The winter season extends from November to April when the temperatures fall below freezing with an average snowfall ofaround 7 feet. Heavy snow cordons off this area from the rest of the world. Tourism turns bleak during winter months.

Ideal Itinerary

Spiti & Lahaul Itinerary (3D/2N)

Day 1Nako to Kaza

From Nako continue for a smooth drive to Tabo.

  • Visit the Gue Village to see the 650 year old mummy. It is kept on the hill top in the village in a temple and is worth a visit.

  • Visit the fascinating Tabo Monastery said to be a thousand years old.

  • Next stop further away from Tabo is Dhankar that is famous for two monasteries and the Dhankar Lake.

After Dhankar, it is a straight and smooth road to Kaza. Overnight stay at Kaza in the heart of peace and solitude of the wondrous high-altitude desert.

Day 2 Kaza

Wake up early to the enchanting beauty of the rocky barrenness of the Kaza Valley. Get prepared to imbibe the beauty of Kaza.

Day2 will begin at Kaza. Visit the beautiful Tangyud Monastery, Key Monastery, Kibber village, Gette Village and Langza village famous for presents of marine fossils, and the Pin Valley National Park, a protected area for Himalayan high altitude wildlife.

  • Proceed for the first enchanting Key Gompa or Key Monasterylocated in a strikingly beautiful hill top with the Spiti River flowing beside.

  • Also visit the Saskyagongmig Gompa or the Tangyud Monastery situated in the Komic village that is built like a fortified castle at the edge of a deep canyon and is extremely picturesque.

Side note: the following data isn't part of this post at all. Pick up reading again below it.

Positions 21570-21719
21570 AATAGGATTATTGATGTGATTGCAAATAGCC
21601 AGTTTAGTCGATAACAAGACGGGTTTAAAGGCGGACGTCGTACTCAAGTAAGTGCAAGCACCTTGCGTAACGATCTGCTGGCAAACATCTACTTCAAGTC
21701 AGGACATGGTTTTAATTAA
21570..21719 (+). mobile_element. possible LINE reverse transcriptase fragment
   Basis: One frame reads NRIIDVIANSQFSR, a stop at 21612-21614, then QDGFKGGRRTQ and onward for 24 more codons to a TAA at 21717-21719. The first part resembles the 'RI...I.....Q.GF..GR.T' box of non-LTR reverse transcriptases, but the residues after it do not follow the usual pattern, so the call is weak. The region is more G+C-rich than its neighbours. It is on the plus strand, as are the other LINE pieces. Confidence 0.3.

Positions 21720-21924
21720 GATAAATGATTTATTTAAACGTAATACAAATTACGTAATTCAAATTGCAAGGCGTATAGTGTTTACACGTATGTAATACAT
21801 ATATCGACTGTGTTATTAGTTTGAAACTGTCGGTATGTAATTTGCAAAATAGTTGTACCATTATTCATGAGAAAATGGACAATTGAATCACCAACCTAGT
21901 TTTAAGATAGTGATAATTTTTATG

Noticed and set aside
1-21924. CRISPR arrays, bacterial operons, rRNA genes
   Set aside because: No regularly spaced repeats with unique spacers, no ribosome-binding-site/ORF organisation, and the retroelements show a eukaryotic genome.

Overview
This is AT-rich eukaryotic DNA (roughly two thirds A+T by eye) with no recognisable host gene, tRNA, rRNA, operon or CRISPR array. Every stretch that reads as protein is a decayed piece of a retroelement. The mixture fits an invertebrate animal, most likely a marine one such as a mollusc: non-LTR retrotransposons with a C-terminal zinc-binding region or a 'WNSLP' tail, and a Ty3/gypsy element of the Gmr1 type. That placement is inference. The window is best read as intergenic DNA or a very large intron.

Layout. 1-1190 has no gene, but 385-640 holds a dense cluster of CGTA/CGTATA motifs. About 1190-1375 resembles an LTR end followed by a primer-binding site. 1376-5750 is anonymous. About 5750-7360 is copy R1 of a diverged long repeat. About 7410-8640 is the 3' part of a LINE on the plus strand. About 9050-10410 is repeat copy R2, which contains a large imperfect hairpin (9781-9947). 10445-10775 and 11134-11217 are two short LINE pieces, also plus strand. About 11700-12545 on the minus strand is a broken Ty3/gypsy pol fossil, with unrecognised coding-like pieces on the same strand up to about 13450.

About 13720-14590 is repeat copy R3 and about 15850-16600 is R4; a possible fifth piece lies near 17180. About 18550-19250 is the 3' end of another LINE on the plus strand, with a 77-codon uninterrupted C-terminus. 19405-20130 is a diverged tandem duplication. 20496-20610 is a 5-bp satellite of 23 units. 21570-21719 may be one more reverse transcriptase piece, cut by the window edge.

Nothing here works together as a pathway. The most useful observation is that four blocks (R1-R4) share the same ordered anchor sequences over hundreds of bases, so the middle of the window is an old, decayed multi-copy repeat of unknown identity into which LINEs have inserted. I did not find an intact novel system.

• Kibber Village is unique and is the highest motorable village in the world with a beautiful monastery and the famous Kibber Wildlife Sanctuary. It is situated close to the famous Key Monastery.

  • Gette Village is a village of 75 houses and 306 people is a peaceful picturesque village

  • Langza Village or the fossil village of Spiti Valley at a height of 14,000 feet on the foothills of 20,000 feet high mountain ranges where the sky meets the earth and the brown mixes with the blue. The snow-covered grandeur and star strewn stark sky makes the place amazing and beyond comparison.

After the day’s wander and wonder return to the hotel in Kaza for an overnight stay. Catch up with the beauty of the place and have some serene moments of togetherness with the close ones. Have a leisurely dinner and retire to room for a peaceful sleep.

Day 3 Departure from Kaza and homeward journey

Wake up to a new day and wind up to reach back home. Time to bid adieu to the serene and misty Kaza! Our representative will see you off from the lovely Spiti Valley.